Mr Lawrence Wong was speaking in an interview with Singapore media at the end of his four-day visit to Indonesia. Image: MCI
From The Straits Times
JAKARTA – Singapore and Indonesia enjoy strong relations underpinned by mutual confidence and trust, and as both countries recover from the pandemic, there is much more they and their people can do together, Singapore’s Finance Minister Lawrence Wong said on Friday (May 20).
On the economic front, businesses can look beyond Batam, Bintan and Karimun, the main islands closest to Singapore collectively known as BBK, and venture to other regions, including Central Java, as well as beyond traditional sectors such as manufacturing and infrastructure to the digital economy and the green economy, he said.
Both sides can also do more to encourage exchanges between their people, especially among students and youth, now that borders are open and flights have resumed, he said, adding that both sides would like to resume greater air connectivity.
Mr Wong was speaking in an interview with Singapore media at the end of his four-day visit to Indonesia, his first since helming the finance portfolio in May 2021.
Mr Wong was also announced as leader of the People’s Action Party’s fourth-generation, or 4G, team last month, putting him in line to be Singapore’s next prime minister – a point noted in Indonesian media reports on his visit this week.
He said his interactions with his counterpart, Finance Minister Sri Mulyani Indrawati, have been very good, and that the visit was a good opportunity for him to meet a broader range of Indonesian leaders, interact with them and get to know them better.
“Overall, on the bilateral front, our relations are certainly in good order. We have had very close cooperation with Indonesia across many fields for many years. In the last two years, we have continued to strengthen our cooperation, especially working together to tackle the pandemic,” he said.
“We have also in recent years resolved certain longstanding bilateral issues, namely the agreements we have on extradition, defence and the Flight Information Region. We are now waiting for these agreements to be ratified,” he added.
“On the whole, it is a relationship that is underpinned by mutual confidence and trust. On that basis, we can certainly do much more together.”
Mr Wong met Dr Sri Mulyani as well as Jakarta Governor Anies Baswedan on Friday (May 20).
Earlier in the week, he met several key ministers, including Coordinating Minister for Economic Affairs Airlangga Hartarto, Coordinating Minister for Maritime Affairs and Investment Luhut Pandjaitan, Defence Minister Prabowo Subianto, Health Minister Budi Gunadi Sadikin, State-Owned Enterprises Minister Erick Thohir, and Tourism and Creative Economy Minister Sandiaga Uno.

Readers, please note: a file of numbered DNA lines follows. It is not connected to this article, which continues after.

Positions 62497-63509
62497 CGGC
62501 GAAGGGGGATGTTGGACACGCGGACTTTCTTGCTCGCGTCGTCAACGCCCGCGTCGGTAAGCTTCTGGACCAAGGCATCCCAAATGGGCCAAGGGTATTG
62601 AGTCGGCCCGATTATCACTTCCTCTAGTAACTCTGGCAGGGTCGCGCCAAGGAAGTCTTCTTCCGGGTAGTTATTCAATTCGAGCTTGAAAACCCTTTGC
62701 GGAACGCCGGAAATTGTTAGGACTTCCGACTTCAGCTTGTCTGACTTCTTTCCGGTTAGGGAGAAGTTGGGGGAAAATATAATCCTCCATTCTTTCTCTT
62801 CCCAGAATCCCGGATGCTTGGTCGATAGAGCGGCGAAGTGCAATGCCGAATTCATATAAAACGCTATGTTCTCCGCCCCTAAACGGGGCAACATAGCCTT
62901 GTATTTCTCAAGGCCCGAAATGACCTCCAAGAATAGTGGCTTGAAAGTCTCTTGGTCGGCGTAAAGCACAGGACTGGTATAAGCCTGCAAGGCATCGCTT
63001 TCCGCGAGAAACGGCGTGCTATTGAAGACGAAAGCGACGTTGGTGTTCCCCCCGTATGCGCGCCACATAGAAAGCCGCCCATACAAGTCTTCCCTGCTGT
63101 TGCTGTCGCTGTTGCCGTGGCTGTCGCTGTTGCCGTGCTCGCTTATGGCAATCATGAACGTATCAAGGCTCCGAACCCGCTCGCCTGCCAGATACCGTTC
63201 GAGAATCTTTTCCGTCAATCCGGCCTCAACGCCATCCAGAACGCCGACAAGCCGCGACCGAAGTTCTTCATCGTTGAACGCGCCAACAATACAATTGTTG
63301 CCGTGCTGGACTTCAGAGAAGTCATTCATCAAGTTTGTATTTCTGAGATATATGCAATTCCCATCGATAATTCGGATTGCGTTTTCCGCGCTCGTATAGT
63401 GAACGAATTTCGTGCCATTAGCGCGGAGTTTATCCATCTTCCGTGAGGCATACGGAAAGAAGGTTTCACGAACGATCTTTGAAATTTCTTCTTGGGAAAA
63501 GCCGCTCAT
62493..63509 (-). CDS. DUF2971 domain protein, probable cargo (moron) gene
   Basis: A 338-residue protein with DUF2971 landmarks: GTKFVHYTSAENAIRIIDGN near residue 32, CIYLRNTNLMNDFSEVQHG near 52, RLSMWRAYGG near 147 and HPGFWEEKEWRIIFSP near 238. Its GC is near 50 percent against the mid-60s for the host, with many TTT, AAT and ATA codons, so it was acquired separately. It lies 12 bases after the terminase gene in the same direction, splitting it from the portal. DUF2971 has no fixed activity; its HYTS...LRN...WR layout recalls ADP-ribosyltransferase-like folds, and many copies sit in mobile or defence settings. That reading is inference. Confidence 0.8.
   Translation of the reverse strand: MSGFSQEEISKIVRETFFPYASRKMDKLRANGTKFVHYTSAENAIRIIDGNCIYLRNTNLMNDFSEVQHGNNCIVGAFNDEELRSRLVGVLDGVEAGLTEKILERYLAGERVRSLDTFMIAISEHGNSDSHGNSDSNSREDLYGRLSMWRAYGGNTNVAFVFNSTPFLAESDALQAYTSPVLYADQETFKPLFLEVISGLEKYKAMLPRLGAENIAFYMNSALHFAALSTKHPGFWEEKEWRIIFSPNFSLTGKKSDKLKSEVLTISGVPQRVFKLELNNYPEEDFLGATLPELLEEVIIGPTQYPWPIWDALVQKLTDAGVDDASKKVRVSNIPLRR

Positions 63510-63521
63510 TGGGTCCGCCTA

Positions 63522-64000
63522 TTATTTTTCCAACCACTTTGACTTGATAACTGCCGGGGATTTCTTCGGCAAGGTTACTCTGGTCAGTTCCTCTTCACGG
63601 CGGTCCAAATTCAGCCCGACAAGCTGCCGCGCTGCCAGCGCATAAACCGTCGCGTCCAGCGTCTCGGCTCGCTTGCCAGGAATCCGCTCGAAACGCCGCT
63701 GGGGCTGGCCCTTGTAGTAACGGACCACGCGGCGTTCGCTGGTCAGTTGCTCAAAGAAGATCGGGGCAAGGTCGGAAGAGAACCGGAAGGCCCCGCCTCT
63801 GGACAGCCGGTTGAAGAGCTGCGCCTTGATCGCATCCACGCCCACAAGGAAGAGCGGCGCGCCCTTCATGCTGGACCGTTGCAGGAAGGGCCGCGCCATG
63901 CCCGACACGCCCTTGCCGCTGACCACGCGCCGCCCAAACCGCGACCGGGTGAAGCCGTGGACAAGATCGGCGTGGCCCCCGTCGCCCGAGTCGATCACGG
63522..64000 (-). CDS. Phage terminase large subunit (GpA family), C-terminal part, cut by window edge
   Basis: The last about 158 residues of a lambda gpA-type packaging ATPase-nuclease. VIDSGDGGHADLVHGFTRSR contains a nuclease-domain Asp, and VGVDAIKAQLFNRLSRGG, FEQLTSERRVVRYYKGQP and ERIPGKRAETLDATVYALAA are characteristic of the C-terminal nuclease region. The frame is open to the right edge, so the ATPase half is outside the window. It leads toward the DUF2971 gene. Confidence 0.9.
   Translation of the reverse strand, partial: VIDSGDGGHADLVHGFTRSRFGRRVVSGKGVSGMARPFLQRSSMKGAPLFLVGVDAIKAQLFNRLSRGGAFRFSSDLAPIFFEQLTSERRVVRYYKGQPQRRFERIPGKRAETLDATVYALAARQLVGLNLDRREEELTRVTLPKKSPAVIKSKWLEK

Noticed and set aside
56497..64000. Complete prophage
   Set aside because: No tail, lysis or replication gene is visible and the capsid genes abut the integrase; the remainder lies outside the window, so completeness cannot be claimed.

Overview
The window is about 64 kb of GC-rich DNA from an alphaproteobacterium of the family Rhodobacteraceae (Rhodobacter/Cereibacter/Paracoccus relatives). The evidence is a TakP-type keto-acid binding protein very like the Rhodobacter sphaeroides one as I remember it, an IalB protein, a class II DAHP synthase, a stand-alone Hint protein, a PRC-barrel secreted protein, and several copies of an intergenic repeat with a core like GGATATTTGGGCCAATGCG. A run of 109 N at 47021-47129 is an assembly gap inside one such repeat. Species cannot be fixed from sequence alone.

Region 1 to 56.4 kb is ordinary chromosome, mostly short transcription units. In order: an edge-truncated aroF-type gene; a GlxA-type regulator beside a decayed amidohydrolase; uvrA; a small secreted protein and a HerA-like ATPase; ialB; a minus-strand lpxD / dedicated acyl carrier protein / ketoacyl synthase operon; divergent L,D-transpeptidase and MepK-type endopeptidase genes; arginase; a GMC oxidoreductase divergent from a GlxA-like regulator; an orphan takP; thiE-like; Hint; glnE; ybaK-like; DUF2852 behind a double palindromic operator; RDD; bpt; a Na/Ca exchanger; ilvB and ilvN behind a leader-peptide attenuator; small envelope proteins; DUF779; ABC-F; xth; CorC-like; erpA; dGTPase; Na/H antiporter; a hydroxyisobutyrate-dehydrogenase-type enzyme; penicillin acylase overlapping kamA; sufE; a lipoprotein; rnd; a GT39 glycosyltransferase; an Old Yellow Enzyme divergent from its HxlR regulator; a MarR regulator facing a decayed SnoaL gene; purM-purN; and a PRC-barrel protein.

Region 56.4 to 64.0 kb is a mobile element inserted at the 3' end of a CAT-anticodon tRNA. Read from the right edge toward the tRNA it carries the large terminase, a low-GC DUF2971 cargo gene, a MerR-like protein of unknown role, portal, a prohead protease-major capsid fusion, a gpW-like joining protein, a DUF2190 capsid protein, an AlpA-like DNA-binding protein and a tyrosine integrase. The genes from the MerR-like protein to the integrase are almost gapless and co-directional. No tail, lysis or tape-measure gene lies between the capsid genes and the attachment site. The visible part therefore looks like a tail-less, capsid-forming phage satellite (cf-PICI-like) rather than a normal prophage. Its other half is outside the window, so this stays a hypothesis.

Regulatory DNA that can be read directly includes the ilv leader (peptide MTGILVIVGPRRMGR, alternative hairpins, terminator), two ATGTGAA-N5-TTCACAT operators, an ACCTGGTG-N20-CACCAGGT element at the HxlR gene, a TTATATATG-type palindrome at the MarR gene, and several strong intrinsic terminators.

He also met Bank Indonesia governor Perry Warjiyo, Central Java Governor Ganjar Pranowo, Kendal Regent Dico Ganinduto and Semarang Mayor Hendrar Prihadi.
Their discussions touched on potential cooperation in new areas, among others.
“On the whole, it has been a very fruitful visit. And I look forward to doing my part to build on the strong foundations we have and take our bilateral relations to even greater heights,” he said.
In green finance and the green economy, he noted that both Singapore and Indonesia are determined to achieve net-zero emissions and accelerate the green transition.
“Indonesia has many more opportunities to do so, because it has got the ability to embark on more renewable energy projects, and more scale to do so than Singapore,” he said.
It also has the opportunity to do nature-based carbon mitigation projects, which Singapore will not be able to do on a similar scale, he added.
Thus, there are opportunities for both sides to work together to finance these projects or collaborate on them. “There are companies, businesses and investors who are interested in this space, and who will be keen to collaborate with Indonesian partners on such projects.”
There are similar opportunities for mutually beneficial exchanges in the digital economy, he said, noting that the Indonesian start-up space has become a lot more vibrant in recent years because of the size of the economy and the strong entrepreneurial culture.
He cited Indonesian start-up eFishery, which is part of a growing aquaculture sector.
He noted that Singapore does have research and development on how barramundi and other fish can become more resilient, and on achieving higher productivity on fish farms. “We have limited space, but we can certainly tie up with Indonesian companies to use the technology and expand and do more in Indonesia,” he added.
“Indeed, such partnerships are happening in the digital space, in foodtech, in fintech, in a whole range of the digital economy,” he said. “The opportunities for collaboration are truly immense.”
He also noted similarities in the food culture on both sides, and one businessman hoped there could be more restaurants selling Singapore food in Indonesia.
“That is certainly one area that can help to strengthen cultural and social ties, and perhaps there might even be economic possibilities,” Mr Wong said.
And with borders reopening, he hopes direct flights can resume from Singapore to Indonesian destinations such as Semarang.
He said: “The airlines would need some time to catch up with demand. There are constraints with supply and crew, manpower… but they are ramping up, and I hope before too long, we will be able to get the capacity increased and we will be able to resume more direct flights. And hopefully, that will also help to bring down air fares.”
Author: Arlina Arshad